Blade Brady ('13) on choosing success, surpassing limits

Nicole Arca
"Football taught me that success is simple, even if we try to complicate it in our minds. You just have to decide to achieve something, and not let anything stop you until you do." Read on for some wise words from SC alumnus Blade Brady.

After graduating from Sierra Canyon in 2013, Blade Brady headed to Massachusetts to take Harvard University by storm - and with numerous prestigious internships, including one at Barclays Investment Bank where he worked as a Summer Analyst, it's all going as planned. Blade took the time out of his busy schedule (he just finished writing his senior thesis!) to talk to us about his time at SC and share his wisdom on how to attain success.

You graduated from Harvard with degrees in Sociology and Economics. What led you to study those two subjects?

The Economics and Sociology classes had the cutest girls... That's why I first started taking the classes, ha! But when it came time to actually declare my track, I just thought about it strategically. I looked at all the majors and thought about where my talents fit best, what skills I'd develop in them, and how I could use the knowledge to accomplish my goals after I graduated.

What experiences at SC have the greatest impact on who you are today?

Well, a big part of who you are is who you surround yourself with, so the main way Sierra Canyon has helped shape me into who I am today is through the people I met there. The teachers, coaches, and kids. Even though I've been out of the school for a few years now, some of mentors and people I look up to are parents and coaches at SC, so that's hugely influential.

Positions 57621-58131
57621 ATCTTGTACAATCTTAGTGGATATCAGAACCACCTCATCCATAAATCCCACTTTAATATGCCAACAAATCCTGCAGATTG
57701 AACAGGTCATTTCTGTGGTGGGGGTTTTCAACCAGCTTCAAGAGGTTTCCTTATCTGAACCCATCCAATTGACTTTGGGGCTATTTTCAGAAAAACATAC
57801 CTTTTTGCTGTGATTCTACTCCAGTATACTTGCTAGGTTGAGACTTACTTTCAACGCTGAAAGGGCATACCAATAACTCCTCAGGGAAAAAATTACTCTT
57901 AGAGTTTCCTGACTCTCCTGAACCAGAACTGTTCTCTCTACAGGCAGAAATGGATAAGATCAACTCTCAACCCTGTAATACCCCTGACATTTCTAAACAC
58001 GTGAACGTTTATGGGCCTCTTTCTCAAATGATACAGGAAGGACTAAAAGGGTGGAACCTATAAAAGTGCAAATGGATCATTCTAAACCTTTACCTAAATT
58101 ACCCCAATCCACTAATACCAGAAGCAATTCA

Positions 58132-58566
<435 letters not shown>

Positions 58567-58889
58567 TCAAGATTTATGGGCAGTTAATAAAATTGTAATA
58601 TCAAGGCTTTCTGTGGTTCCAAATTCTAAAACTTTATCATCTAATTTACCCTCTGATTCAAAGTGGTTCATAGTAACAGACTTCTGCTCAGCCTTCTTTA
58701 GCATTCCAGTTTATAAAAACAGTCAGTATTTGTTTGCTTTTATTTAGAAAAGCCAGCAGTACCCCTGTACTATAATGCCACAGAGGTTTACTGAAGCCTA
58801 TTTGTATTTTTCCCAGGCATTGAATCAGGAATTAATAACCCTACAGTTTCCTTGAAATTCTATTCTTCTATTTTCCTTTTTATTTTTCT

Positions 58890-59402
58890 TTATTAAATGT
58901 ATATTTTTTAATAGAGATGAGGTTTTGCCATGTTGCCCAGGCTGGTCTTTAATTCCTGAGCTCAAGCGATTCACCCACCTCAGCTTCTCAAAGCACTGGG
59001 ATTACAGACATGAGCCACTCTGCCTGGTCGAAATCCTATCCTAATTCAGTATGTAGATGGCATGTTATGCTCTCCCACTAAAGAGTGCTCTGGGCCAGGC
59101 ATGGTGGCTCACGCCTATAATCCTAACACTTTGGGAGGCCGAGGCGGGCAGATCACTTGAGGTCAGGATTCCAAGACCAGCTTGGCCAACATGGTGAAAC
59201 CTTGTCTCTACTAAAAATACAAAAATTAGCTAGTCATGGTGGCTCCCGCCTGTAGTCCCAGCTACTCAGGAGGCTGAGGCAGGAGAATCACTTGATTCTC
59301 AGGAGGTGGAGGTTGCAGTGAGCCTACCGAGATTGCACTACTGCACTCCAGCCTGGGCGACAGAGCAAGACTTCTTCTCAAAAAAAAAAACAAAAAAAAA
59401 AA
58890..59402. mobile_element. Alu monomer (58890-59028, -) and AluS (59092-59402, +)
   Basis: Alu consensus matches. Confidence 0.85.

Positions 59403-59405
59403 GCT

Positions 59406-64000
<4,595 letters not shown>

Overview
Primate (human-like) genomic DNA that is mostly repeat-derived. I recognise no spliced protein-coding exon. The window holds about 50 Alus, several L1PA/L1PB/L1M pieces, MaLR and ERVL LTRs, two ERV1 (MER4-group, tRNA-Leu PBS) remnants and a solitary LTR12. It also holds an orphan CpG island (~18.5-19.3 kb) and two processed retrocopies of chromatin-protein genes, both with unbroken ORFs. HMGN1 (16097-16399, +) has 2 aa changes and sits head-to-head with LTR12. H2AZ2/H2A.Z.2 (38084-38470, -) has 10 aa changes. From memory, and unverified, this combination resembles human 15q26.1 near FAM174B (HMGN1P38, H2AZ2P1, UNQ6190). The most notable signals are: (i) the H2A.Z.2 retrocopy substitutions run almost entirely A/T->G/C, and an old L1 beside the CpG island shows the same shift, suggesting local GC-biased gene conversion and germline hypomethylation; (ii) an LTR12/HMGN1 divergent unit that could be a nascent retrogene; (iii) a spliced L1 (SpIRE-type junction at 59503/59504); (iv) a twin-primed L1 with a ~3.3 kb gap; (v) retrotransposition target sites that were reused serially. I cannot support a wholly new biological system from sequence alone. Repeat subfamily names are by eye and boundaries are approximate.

Most of my best friends to this day, I met at SC. I remember one time B-Tuck said that all the guys on the team are best friends for life, but I really feel more like they're my brothers. Unfortunately, I still haven't recovered the IQ points I lost since meeting Preston and Mike, but the brothers I have from SC are going to be life-long friends. We're gonna be giving toasts at each other’s weddings and raising our kids together. It's rare to find even one friend that you're this close to, and I have like 7 from SC. That's irreplaceable.

Football also had a huge impact. There's more experiences than we have room for here, but one in particular that really shaped me was with Coach Gonzaga. He challenged me to do this workout for a certain time and I did it for longer than what he challenged me to do. Afterward, he told me to remember that, because it shows what you can do when you don't let anybody, including yourself, put limits on you. That's a lesson I'll carry with me forever.

As a football player, how does football affect the way you view other parts of your life – for example, your friendships, your academics, your family?